By Douglas Upton and Andrew Appleby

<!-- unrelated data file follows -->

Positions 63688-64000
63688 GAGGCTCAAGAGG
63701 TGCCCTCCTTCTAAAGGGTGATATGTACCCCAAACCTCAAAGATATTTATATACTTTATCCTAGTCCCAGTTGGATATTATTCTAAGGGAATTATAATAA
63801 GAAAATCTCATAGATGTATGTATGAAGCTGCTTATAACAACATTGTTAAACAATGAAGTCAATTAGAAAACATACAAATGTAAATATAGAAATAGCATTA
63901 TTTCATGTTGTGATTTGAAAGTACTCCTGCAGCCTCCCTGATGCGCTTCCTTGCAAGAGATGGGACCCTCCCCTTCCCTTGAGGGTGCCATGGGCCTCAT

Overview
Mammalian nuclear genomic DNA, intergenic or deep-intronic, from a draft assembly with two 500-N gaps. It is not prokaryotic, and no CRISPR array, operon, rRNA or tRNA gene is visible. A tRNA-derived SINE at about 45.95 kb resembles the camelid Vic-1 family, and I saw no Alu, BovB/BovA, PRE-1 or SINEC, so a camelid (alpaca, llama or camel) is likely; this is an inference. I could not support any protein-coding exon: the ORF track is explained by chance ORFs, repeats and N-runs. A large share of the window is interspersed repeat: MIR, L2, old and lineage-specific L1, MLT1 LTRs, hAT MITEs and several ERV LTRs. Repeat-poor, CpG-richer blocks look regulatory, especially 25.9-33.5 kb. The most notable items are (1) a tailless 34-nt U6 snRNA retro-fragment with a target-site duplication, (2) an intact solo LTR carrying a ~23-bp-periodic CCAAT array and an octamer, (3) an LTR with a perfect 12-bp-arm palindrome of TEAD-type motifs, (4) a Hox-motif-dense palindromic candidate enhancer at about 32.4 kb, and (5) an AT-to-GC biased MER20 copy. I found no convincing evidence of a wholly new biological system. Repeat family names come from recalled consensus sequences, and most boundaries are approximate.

The New Jersey Tax Court determined that credit card issuers must source to New Jersey all of their interest and interchange fee receipts, and half of their credit card service fees, from New Jersey accountholders. The Tax Court concluded that the Division of Taxation’s regulations required the taxpayers to source their interest receipts based on the location of their cardholders, rejecting the taxpayers’ argument that the interest receipts were not so integrated with a business carried on in New Jersey as to acquire a New Jersey tax situs. The Tax Court further determined that credit card interchange fees constituted interest for corporation business tax purposes, noting that the taxpayers treated the interchange fees as an original issue discount for federal income tax purposes and that the interchange fees amounted to a fee charged for the use of money. The Tax Court also held that the Division of Taxation’s 25/50/25 sourcing regulation (i.e., sourcing 25% of receipts to the where the service originates, 50% to where the service is performed, and 25% to where the service terminates) applied to source 50% of credit card service fees from New Jersey cardholders to New Jersey because the service was performed where the cardholder received the benefit of such service, in New Jersey.  Finally, the Tax Court found that the Division of Taxation could not apply the throwout rule to any of the taxpayers’ receipts because the Division of Taxation failed to point to any state that would not have jurisdiction to tax the taxpayers’ sales if New Jersey’s economic nexus standard applied.  Bank of Am. Consumer Card Holdings v. N.J. Div. of Taxation, __ N.J. Tax __, 2016 WL 5899786 (N.J. Tax. Ct. Oct. 6, 2016).